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I’ve been using Apple computers for over ten years. I own a MacPro with Dual Quad processors, 32GB RAM, 12TB Hard Drive Space, a 17” MacBbook Pro, several iPods and an iPad.
I remember when Apple’s customer service philosophy was, “Take an unhappy customer and turn them into our best promoter.”
The battery in my MacBook Pro swelled to the point that the seams broke. I went to the Apple Store located at Easton Towne Center in Columbus, Ohio. I had been aware of this problem from reading about it a couple of years ago. Evidently, it had always been Apple’s policy to replace the batter, as it is completely defective, and I have several acquaintances that did receive free battery replacements.
Now however, the Easton Store Manager was prepared with a myriad of excuses why Apple should not replace this battery. 1.) The manager said, “The swelling is an indication that the battery has exceeded its useful life.” I said, “A battery coming apart is an interesting indicator that the battery is no longer useable. The “self-destruct” thing is only ‘pretend’ on Mission Impossible” 2.) The manager then said, “If you bought some Duracell’s and they stopped working, would you expect them to be replaced?” I said, “Yes, if they came apart like this battery.”
The store manager basically told me to go pound rocks. No replacement!
I seem to see this attitude with other corporations that are experiencing a slowdown in business, or increased competition. Rather than deal with the competition by providing better products and service, it seems that the order of today is, “Our revenues are slow, so we’ll make up the revenue by putting the screws to our current customers.”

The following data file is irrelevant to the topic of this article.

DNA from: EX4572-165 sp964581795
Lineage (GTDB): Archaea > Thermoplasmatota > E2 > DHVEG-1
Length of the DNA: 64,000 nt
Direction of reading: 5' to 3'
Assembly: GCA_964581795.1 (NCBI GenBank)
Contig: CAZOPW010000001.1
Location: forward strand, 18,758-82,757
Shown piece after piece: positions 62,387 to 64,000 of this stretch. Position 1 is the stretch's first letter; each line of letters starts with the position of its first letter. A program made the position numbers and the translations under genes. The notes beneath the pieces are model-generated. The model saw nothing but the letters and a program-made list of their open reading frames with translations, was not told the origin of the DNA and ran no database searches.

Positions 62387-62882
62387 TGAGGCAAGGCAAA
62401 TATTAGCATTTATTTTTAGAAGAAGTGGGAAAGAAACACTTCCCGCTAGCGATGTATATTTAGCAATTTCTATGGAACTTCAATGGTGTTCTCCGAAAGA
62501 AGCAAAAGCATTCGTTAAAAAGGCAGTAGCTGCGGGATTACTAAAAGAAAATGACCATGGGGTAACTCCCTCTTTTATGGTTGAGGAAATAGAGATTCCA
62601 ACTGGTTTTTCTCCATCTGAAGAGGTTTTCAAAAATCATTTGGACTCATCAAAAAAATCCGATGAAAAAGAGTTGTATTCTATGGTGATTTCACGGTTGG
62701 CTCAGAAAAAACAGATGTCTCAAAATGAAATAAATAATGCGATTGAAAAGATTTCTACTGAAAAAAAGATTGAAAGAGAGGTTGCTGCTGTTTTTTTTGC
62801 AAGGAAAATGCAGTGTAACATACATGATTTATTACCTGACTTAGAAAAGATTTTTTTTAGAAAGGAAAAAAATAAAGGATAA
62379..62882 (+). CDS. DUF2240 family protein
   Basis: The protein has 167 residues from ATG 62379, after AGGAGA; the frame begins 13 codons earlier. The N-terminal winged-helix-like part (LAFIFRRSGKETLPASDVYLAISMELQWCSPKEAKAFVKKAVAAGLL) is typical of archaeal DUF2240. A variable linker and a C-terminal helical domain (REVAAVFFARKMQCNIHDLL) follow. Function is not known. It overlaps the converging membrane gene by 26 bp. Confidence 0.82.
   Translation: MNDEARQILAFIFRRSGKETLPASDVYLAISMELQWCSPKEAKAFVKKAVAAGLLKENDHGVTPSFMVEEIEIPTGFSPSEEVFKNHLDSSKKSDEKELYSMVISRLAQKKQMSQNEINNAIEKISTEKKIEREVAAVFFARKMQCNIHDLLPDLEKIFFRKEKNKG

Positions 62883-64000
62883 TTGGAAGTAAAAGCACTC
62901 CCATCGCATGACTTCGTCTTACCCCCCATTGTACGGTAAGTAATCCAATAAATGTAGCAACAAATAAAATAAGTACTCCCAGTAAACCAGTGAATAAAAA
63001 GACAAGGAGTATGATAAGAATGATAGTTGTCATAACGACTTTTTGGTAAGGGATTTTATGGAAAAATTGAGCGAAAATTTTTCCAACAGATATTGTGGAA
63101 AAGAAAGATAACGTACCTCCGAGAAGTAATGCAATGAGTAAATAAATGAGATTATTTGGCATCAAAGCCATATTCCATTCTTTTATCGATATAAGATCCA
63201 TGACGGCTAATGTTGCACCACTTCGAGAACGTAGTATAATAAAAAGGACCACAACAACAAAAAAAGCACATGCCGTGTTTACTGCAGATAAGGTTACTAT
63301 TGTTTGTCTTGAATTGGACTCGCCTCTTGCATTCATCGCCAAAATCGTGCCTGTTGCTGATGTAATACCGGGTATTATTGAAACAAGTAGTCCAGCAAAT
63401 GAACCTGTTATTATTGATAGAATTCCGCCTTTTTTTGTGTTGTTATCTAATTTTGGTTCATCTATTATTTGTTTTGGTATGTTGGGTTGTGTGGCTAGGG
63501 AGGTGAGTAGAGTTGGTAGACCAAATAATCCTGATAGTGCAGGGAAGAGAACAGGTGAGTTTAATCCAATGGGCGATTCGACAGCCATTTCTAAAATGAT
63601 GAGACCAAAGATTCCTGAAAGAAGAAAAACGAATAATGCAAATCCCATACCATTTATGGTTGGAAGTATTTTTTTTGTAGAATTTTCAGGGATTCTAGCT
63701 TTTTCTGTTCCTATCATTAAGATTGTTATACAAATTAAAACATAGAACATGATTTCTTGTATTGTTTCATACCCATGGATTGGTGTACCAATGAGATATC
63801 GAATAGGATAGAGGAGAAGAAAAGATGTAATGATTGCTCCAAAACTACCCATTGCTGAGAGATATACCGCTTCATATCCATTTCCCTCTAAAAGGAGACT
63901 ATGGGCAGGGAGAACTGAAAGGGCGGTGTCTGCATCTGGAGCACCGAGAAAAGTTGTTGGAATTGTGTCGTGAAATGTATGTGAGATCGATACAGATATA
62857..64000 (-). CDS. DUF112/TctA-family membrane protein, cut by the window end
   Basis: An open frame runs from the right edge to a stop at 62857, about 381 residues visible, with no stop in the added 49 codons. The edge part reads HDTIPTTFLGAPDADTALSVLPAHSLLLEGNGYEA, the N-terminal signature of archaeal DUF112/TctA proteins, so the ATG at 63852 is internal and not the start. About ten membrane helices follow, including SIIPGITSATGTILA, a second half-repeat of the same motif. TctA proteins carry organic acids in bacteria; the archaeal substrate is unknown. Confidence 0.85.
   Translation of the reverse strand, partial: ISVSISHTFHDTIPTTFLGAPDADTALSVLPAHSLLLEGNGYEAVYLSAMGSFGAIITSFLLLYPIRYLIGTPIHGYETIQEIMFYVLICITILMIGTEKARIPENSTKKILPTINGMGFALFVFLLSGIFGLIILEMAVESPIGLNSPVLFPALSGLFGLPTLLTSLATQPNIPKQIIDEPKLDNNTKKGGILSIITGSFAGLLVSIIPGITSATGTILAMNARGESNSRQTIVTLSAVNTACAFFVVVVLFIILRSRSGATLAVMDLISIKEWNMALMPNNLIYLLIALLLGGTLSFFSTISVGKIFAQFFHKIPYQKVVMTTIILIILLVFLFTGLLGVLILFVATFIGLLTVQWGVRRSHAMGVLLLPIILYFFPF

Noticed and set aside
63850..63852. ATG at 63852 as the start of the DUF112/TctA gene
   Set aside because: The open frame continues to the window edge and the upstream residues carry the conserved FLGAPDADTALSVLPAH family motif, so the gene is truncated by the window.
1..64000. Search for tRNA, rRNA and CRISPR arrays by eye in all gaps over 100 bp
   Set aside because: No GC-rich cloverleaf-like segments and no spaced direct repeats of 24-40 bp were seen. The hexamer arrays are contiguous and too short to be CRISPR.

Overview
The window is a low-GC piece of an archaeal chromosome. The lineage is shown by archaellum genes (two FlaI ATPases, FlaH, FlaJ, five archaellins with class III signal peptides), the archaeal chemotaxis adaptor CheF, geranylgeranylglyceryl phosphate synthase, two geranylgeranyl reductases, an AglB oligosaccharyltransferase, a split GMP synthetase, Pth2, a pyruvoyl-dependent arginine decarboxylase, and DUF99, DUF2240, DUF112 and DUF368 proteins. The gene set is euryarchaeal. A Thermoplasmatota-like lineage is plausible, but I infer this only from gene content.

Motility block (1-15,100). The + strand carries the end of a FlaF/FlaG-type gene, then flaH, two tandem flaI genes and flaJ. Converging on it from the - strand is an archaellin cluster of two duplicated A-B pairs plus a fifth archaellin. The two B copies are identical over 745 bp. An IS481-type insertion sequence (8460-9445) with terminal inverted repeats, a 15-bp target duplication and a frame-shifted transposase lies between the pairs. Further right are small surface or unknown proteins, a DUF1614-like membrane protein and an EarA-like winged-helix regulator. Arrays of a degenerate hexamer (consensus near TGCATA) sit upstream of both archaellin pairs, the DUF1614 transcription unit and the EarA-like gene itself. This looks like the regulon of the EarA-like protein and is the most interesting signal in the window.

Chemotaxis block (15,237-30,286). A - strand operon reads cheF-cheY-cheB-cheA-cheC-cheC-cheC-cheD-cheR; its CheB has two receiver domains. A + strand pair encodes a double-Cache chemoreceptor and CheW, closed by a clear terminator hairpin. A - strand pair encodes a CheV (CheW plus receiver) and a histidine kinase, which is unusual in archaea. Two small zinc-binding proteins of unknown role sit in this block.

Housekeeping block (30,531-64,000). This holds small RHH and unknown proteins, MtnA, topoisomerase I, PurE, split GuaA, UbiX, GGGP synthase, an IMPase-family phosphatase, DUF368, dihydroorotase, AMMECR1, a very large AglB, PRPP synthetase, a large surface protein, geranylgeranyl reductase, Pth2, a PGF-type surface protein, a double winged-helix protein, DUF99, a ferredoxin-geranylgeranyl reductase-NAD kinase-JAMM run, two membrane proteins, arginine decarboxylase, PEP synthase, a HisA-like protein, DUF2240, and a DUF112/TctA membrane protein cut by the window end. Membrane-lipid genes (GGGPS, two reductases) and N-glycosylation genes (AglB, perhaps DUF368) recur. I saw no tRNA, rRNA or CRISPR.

It is my opinion that Apple has implemented major doctrinal shift in its customer service policy to a “Screw You” strategy.
Today’s PC running dual-boot Windows and Linux is every bit as powerful as a Mac. Samsung is beating the crap out of Apple on phones, tablets and phablets, and with Apple's customer service agenda, I see Samsung shares populating my 401(k).
Mac continues to be arrogantly over priced, which I didn’t mind as long as the company stood behind its products.
These Chinese-made batteries are simply a manufacturers defect and Apple just got tired of providing customer support.
Apple is no longer worth its inflated prices, and frankly it is now doing a splendid job of alienating its customers, thereby making Apple a risky company to depend upon for mission critical equipment and software.
Who wants to depend on a company that is going out of its way to alienate its customer base? Once Apple’s customer base gets small enough, I do not want to be dependent on a supplier that is romancing bankruptcy. History is about to repeat itself and Apple’s management is as oblivious as it was the last time the company was on the fast-track to self-annihilation.
Apple successfully took this very loyal customer and made him its best promoter. I will forever go out of my way to scream at the top of my lungs how Apple has reneged on its obligations to provide acceptable customer service.
I will never buy another Apple product. Good job Apple - you probably saved twenty bucks today.
- BokuMobile Software Development Engineer, 2011 - present
- Apps by birbeckOwner / Android Developer, 2010 - present
- Portline Web Site BuildersWeb Applications Developer, 2005 - 2011
- Monster.comWeb Developer, 1999 - 2000
- VirtualRelocation.comWeb Developer, 1998 - 1999
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